The concept of collaborative problem solving (CPS), i.e. two or more agents working to pursue a jointly valued solution, is a foundational element of social and workplace interaction.
While it was certainly possible, indeed common for collaborative problem solving to occur over great distance and time in the past, the advent of the Internet and the proliferation of reliable software for remote, real-time collaboration have dramatically changed the scale and scope of what it means to work together.
Individuals and industries will face significant changes, but also tremendous opportunities as they endeavor to meet the challenges present in our hyper-connected 21st century.
A natural ramification of this evolution is the desire amongst individuals, educators, and employers to have an accessible and reliable measure of the skills and attributes necessary for achieving success in a deeply and increasingly interconnected society.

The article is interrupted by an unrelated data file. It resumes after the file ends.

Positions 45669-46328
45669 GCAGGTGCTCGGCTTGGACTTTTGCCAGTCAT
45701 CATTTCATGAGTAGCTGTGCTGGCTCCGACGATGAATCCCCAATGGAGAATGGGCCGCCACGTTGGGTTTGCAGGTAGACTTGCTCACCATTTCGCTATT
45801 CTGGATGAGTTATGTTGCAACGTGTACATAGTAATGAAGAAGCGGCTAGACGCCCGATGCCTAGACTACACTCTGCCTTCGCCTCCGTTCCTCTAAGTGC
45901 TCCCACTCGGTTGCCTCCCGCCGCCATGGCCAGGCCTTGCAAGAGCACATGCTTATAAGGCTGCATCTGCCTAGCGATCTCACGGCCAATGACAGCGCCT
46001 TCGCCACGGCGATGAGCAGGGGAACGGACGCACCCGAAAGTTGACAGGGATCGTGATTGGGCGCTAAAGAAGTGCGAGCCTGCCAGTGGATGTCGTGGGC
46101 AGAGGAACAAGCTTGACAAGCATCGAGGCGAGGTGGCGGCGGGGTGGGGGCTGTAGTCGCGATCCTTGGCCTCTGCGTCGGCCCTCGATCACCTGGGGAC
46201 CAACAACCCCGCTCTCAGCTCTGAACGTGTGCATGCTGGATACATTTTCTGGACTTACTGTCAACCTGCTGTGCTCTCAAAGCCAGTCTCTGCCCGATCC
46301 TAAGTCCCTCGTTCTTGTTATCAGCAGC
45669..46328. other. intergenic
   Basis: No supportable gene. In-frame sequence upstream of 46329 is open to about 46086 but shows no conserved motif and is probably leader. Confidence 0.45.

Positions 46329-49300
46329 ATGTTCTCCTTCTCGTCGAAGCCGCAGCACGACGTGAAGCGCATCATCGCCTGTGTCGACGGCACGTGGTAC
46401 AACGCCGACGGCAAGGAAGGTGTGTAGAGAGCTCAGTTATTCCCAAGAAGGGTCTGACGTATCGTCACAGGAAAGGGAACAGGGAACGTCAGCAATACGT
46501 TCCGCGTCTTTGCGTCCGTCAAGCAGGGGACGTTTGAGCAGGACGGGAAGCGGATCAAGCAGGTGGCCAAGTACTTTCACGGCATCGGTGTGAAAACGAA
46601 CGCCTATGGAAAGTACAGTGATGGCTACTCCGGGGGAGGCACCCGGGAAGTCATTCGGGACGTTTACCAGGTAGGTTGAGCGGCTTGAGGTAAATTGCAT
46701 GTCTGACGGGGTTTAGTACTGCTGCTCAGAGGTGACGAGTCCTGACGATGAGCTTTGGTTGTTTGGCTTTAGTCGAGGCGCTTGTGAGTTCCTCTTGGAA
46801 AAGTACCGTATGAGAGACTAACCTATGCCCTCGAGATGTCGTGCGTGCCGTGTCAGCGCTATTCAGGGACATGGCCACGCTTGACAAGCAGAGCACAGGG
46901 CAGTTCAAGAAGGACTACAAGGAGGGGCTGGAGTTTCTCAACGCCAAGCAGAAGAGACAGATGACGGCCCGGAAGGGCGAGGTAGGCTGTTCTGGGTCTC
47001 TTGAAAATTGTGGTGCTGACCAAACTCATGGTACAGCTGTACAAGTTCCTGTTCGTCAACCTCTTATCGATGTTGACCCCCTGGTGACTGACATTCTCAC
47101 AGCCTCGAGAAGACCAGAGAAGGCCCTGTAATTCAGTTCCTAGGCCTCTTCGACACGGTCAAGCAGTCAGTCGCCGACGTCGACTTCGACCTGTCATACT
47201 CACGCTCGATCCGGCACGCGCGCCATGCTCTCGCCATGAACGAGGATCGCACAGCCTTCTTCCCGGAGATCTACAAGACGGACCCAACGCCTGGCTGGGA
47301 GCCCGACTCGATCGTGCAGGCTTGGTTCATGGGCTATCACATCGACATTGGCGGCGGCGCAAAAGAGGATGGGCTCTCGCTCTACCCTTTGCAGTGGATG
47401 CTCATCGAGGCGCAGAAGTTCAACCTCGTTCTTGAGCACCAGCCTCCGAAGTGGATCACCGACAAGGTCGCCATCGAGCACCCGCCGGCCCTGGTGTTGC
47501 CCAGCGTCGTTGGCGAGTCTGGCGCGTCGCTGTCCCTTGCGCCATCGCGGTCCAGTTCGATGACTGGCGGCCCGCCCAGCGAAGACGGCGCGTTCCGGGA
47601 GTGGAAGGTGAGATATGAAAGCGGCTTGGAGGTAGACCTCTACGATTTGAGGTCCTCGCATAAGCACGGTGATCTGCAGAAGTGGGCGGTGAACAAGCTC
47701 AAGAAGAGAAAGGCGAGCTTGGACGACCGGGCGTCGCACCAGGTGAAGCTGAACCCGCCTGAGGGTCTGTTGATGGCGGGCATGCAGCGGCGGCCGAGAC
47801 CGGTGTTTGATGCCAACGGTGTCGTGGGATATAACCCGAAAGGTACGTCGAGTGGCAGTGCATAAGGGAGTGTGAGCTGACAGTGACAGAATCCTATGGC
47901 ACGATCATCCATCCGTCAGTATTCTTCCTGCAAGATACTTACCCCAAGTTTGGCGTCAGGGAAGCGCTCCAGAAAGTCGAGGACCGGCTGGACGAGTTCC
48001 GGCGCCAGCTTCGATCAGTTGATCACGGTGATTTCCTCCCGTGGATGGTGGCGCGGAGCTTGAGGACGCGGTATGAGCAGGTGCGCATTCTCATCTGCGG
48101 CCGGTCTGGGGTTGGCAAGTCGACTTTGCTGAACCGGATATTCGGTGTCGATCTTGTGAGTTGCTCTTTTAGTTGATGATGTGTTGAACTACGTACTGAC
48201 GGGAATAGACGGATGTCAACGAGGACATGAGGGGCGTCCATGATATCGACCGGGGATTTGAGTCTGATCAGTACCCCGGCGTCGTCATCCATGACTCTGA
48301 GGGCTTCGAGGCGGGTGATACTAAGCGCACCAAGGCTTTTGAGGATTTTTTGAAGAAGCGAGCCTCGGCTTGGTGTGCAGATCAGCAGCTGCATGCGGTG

Developing an accurate assessment of a CPS task requires identifying, measuring and inferring skills and attributes, both on an individual and group basis, critical for successful CPS. Moreover, the type and degree of interaction the group expresses during the CPS task has to be evaluated and deconstructed in order to disentangle the individual’s contributions from the group’s contributions.
Although researchers have benefitted greatly from advances in software and hardware allowing them to examine CPS tasks in unprecedented detail, they are faced with the daunting task of analyzing the truly massive amounts of information available to them.
In order to make sense of the collected data, researchers are integrating research and tools from areas like computer science, stochastic theory, and theory driven psychometrics into the emerging field of Computational Psychometrics. Several recent publications co-edited by ACTNext’s vice president, Dr. Alina von Davier, take stock of the current state of the science in effort to focus the discussion: